Saturday, 16 February 2008

Chawanmushi (Japanese steamed egg)

I adore chawanmushi. My mum used to make Chinese steamed egg very frequently when I was a child and I love the smooth texture and eggy flavour. Japanese chawanmushi is slightly different in that it is made with dashi stock instead of water and certain ingredients are placed within the bowl as filling. The proportion of water to egg is also higher which results in a more 'wobbly' and smooth texture.

I tried making this at home a few weeks ago and was delighted at the success. I have eaten chawanmushi with all kinds of filling, ranging from chicken, prawns and baby clams to gingko nut, crabsticks, fish cake and mushrooms, so feel free to adapt to individual taste and availability. Don't be alarmed by the amount of water/stock; the egg mixture will set with the right length of time in the steamer.

Chawanmushi 1

Ingredients (serves 2)

3 large eggs
500ml dashi (or chicken stock), cooled
1/2 tsp salt
1/2 tsp light soy sauce
4 thin slices of chicken, sprinkled with some soy sauce
4 sections of crabsticks,
Slices or strands of Shitake, shimeiki or enoki mushrooms


1. Break the eggs into a large ball and beat lightly without foaming the mixture (draw the letter Z on the bottom with the tip of chopsticks). Bit by bit, add the cooled dashi, salt and soy sauce.
2. Strain the eggs mixture through a sieve or net to get a completely smooth texture. Discard the bits of stringy egg white left in the sieve.
3. Divide the chicken, crabsticks and mushrooms into 4 chawanmushi cups or heatproof bowls (e.g. ramekins). Pour the egg mixture into the 4 cups.
4. Place lids onto the chawanmushi cups or cover ramekins or lidless cups with foil. Steam the eggs in a steamer or on a trivet stand with water at the bottom of a wok. Heat for 1 minutes on hight heat and then reduce to low heat and cook for 12-15 minutes. (If the heat is too strong or the steaming time is too long, the chawanmushi becomes spongy in texture and loses flavour.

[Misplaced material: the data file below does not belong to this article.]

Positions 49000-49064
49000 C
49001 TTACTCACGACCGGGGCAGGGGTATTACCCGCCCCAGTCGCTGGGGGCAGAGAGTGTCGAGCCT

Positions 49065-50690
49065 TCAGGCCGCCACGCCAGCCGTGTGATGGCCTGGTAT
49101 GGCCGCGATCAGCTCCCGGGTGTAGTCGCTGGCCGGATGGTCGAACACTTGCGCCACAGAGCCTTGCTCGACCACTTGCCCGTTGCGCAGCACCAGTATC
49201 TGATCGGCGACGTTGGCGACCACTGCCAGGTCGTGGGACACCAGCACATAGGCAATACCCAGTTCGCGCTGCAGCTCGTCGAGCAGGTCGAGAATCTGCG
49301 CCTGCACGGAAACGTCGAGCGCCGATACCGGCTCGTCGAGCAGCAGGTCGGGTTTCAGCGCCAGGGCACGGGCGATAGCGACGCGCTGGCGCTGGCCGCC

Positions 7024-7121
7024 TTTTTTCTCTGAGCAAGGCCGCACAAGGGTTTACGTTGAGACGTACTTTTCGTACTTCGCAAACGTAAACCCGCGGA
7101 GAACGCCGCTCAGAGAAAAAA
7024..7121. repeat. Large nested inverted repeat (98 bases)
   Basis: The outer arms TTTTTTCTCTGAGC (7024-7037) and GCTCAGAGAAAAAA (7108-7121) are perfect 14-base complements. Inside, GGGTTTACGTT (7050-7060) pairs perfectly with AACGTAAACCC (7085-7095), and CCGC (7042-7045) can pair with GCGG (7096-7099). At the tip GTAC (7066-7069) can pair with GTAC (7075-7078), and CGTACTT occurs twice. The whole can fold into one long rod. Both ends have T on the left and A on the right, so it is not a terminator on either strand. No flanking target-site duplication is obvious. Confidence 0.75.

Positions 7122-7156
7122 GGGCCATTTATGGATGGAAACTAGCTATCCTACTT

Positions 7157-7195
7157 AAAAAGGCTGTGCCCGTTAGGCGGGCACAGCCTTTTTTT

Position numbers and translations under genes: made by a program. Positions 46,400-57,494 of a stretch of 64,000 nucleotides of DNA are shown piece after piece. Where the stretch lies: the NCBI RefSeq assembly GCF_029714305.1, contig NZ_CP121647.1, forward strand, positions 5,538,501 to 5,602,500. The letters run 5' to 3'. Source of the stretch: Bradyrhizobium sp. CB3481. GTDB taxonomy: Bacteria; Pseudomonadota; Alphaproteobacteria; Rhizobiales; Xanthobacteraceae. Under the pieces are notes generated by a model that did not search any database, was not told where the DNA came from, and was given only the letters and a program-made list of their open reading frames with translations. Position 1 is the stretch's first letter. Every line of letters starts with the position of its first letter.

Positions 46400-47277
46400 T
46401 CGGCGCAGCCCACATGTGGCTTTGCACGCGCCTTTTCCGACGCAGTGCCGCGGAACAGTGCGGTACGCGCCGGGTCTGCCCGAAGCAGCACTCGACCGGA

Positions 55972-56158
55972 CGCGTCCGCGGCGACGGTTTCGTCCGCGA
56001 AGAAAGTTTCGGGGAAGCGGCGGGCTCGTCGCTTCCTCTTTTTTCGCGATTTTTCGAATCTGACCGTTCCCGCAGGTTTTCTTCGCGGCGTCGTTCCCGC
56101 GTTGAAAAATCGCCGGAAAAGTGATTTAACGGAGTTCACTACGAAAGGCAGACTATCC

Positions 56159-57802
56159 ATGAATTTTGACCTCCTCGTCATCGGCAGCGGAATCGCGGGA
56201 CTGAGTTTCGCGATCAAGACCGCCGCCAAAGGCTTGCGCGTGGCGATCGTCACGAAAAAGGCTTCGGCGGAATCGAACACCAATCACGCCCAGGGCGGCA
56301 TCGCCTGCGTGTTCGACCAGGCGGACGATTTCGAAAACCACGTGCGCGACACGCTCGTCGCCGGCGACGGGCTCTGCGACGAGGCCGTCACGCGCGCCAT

5. Prick the surface of the chawanmushi with a bamboo skewer, if if you clear liquid, the chawanmushi is cooked. Chawanmushi can be served chilled in summer and hot in winter.

I have read somewhere that chawanmushi can also be prepared in the oven, although I have not tried it myself. Place chawanmushi cups in a large pan (e.g. roasting tray) and fill 3/4 of the pan with water. Bake at 170 C for 20 minutes. To prevent the surface from burning, cover the bowls or cups with a double layer of aluminum foil.

Chawanmushi 2


Heather said...

Oooh, a savory custard sounds lovely. I will have to try that!

Indigo said...

Ohh, I saw a Japanese egg custard in a recipe book ages ago and have always wanted to have a go - maybe I'll finally give it a try now ^__^

Nilmandra said...

Heather: If you like eggs and custard you'll love this. The flavour is quite delicate.

Indigo: Do try it out, it's really worth the effort :)

mycookinghut said...

Yey! We are both Chawan Mushi fans! I don't mind to have some more :)

aforkfulofspaghetti said...

How interesting - I've never come across this before. I love Japanese food, and I love eggs, so I must give this a try sometime.

Julia said...

Great photograph!

I've nominated you for an award by the way:

Little Corner of Mine said...

So smooth and delicate, need to try this!

Nilmandra said...

My cooking hut: Chinese steamed egg or chawanmushi, I love them both!

A forkful of spaghetti: You could order this the next time you are in a Japanese restaurant. If you like it, you could then recreate it at home.

Julia: Thanks for the award!

Little corner of mine: I'm sure your girls will love it!

tigerfish said...

Love steamed egg - Japanese, that is light and Chinese that is very strong on white pepper. :)

Nice blog.

Nilmandra said...

Hi Tigerfish, thanks for dropping by. Love the recipes on your foodblog!

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